Paste your Google Webmaster Tools verification code here
The FAO Food Price Index (FFPI) averaged 165.6 points in August 2016, up 3 points (1.9%) from July and almost 7% above the corresponding period last year. The August value of the Index is the highest since May 2015 and the YoY growth witnessed is the highest since 2011. While agri commodities have been seeing a slight reversal in fortunes, this would be taken as a significant positive in deciphering overall sentiment – how it pans out over the next couple of months would be of keen interest for participants.
Wheat & Rice
As per USDA’s, World Agricultural Supply and Demand Estimates, Global wheat supplies for 2016/17 are raised 0.4 mt on a 1.4-mt production increase that is partially offset by decreased beginning stocks. Production increases for India, Kazakhstan, Australia, Brazil, and Canada are partially offset by reductions for the EU and China. Global exports are raised 2.1 mt led by increases for Australia and Kazakhstan.
Global rice supplies for 2016/17 are raised 1.8 mt on higher beginning stocks and production. Production is raised 0.7 mt and remains record large. India production for 2016/17 is raised 1.5 mt on an increase in projected harvested area. Global consumption for 2016/17 is lowered fractionally. With total supplies rising and total use declining, world ending stocks are raised 1.8 mt to 115.6 m.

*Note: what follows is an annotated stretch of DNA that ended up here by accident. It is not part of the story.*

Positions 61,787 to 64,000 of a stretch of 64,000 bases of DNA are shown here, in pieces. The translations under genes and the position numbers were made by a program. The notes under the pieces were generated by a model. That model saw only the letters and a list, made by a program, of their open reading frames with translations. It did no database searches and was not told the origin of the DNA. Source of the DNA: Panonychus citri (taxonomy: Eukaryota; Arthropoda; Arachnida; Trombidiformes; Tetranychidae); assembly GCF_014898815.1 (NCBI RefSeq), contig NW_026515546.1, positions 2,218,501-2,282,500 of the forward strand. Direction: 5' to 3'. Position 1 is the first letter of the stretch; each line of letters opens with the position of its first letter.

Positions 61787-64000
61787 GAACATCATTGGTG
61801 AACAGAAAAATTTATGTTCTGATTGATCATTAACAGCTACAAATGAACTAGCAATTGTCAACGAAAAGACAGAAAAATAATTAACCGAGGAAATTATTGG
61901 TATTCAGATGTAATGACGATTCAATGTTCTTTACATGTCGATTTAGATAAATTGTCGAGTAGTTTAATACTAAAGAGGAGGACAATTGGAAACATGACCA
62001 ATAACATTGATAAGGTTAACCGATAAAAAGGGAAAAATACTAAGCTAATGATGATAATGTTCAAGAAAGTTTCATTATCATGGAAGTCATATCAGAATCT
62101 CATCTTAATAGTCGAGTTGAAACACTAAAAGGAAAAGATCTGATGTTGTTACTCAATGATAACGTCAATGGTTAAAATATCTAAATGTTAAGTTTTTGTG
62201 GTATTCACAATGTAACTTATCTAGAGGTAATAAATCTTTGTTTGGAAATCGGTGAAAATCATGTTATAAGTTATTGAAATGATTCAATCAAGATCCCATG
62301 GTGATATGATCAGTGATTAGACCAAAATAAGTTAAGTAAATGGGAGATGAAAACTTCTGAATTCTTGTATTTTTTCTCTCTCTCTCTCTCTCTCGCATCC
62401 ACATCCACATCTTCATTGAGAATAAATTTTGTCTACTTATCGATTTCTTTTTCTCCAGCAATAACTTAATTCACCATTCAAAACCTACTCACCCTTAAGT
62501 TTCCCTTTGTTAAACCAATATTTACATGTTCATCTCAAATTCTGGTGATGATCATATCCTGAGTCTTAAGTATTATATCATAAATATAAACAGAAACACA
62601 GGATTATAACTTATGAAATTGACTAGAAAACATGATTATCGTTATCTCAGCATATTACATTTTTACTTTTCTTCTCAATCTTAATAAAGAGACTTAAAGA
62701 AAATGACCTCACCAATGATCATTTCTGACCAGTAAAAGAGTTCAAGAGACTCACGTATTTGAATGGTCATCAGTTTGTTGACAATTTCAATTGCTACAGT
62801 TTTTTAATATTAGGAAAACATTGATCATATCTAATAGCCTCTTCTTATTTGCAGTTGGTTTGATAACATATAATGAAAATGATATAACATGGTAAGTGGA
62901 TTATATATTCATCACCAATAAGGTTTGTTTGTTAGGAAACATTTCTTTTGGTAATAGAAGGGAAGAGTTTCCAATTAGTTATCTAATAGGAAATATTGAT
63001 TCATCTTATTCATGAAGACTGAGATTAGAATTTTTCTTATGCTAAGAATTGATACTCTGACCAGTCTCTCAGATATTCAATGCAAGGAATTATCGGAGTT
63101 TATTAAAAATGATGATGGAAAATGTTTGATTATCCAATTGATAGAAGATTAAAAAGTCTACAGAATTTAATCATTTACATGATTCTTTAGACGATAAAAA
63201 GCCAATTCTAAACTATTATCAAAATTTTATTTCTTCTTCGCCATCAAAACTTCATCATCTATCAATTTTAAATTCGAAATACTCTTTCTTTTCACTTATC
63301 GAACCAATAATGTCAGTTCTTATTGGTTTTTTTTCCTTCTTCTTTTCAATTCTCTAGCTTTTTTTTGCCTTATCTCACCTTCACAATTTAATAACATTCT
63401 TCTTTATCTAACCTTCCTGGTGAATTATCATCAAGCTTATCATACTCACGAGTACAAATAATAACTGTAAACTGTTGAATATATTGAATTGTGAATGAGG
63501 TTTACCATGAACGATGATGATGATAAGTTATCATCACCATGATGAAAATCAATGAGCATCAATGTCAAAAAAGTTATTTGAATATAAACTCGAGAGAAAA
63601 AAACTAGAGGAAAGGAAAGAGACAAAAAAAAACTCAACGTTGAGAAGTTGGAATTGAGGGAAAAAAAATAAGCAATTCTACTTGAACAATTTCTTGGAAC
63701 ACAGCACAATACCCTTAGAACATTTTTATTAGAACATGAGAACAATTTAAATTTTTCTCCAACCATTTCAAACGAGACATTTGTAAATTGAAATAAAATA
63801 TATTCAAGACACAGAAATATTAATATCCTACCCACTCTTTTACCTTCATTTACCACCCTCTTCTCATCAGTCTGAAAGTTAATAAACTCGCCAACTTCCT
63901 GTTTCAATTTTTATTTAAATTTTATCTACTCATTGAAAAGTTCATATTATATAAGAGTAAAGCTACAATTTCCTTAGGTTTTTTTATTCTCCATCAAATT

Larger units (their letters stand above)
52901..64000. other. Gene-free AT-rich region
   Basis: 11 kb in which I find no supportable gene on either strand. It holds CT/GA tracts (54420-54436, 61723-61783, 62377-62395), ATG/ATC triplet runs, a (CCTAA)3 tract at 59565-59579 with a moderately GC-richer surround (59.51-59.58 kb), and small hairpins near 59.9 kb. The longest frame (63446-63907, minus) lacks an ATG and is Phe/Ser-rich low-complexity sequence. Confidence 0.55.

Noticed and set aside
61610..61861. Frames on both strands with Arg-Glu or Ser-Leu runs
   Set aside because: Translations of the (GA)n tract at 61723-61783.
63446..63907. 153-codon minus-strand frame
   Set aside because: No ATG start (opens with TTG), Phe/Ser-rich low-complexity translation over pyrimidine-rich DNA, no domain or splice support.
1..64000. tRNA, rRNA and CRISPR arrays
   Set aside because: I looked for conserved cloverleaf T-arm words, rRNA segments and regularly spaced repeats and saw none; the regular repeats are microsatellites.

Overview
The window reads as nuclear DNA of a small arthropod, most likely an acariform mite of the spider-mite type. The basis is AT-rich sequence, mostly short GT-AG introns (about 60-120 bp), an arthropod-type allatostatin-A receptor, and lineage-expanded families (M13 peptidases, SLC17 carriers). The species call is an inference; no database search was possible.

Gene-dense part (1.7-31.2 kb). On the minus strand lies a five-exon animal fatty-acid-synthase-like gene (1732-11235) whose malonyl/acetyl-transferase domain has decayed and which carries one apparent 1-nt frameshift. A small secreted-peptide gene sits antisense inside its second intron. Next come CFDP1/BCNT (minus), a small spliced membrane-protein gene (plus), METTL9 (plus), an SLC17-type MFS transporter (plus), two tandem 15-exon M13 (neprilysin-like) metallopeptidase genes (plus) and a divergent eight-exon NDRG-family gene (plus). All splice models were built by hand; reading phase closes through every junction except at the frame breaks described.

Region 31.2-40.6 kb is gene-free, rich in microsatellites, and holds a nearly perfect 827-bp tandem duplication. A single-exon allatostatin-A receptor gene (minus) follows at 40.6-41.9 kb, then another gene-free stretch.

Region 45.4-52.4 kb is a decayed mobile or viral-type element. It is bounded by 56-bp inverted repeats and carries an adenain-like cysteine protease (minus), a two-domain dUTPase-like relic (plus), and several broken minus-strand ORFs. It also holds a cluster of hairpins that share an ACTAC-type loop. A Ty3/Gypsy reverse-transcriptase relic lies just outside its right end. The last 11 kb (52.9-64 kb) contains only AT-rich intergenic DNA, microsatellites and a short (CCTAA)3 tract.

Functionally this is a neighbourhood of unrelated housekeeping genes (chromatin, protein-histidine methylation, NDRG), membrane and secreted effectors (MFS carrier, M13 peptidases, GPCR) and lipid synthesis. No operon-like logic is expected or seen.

The USDA projected farmers this fall will collect a record 15.09 bn bushels of corn and 4.2 bn bushels of soybeans, topping analyst expectations. The record haul is expected to spell trouble for farmers straining to cut costs amid a third straight year of falling prices for some crops.
Soybean production and yields also came in beyond expectation; yields are estimated at a record 50.6 bushels an acre. The estimate for a massive soybean crop comes as farmers face their lowest average income levels since 2009, according to data released last month by the USDA, with net farm income projected to drop 11.5% to USD 71.5 bn this year.
The FAO sugar price index jumped 2.5% MoM in August, reaching its highest level since October 2012 and as much as 75% above the corresponding period last year. The latest surge in sugar prices was largely on account of a continuous strengthening of the Brazilian currency (Real), which appreciated by another 2% against the US dollar in August. Expectations of a significant deficit in global markets in 2016/17 and prospects of reduced inventories in Asia also underpinned international sugar quotations.
A recently released report by the International Cotton Advisory Committee estimates world ending stocks to have fallen by 13% to 19.5 mt in 2015/16 as global demand outpaced production. In 2016/17, world cotton consumption is expected to exceed world cotton production by 1.4 mt, which would bring ending stocks to 18.1 mt, down 7% from 2015/16. Unlike in 2015/16, when an 11% decrease occurred, ending stocks outside of China are forecast to increase by 1% to 8.3 mt, though the stock-to-use ratio would remain unchanged. However, ending stocks in China are expected to decrease by 13% to 9.9 mt in 2016/17 as the government continues to dispose of its reserves.
While world cotton production is projected to increase by 6% to 22.5 mt, world cotton consumption is forecast to remain stable at 23.8 mt. China will likely be the largest consumer in 2016/17 despite an expected decrease in mill use of 3% to 7.1 mt, which would be the seventh consecutive season of contraction. India’s mill use is expected to remain stable at 5.3 mt due to strong domestic cotton prices and competition from competing fibers.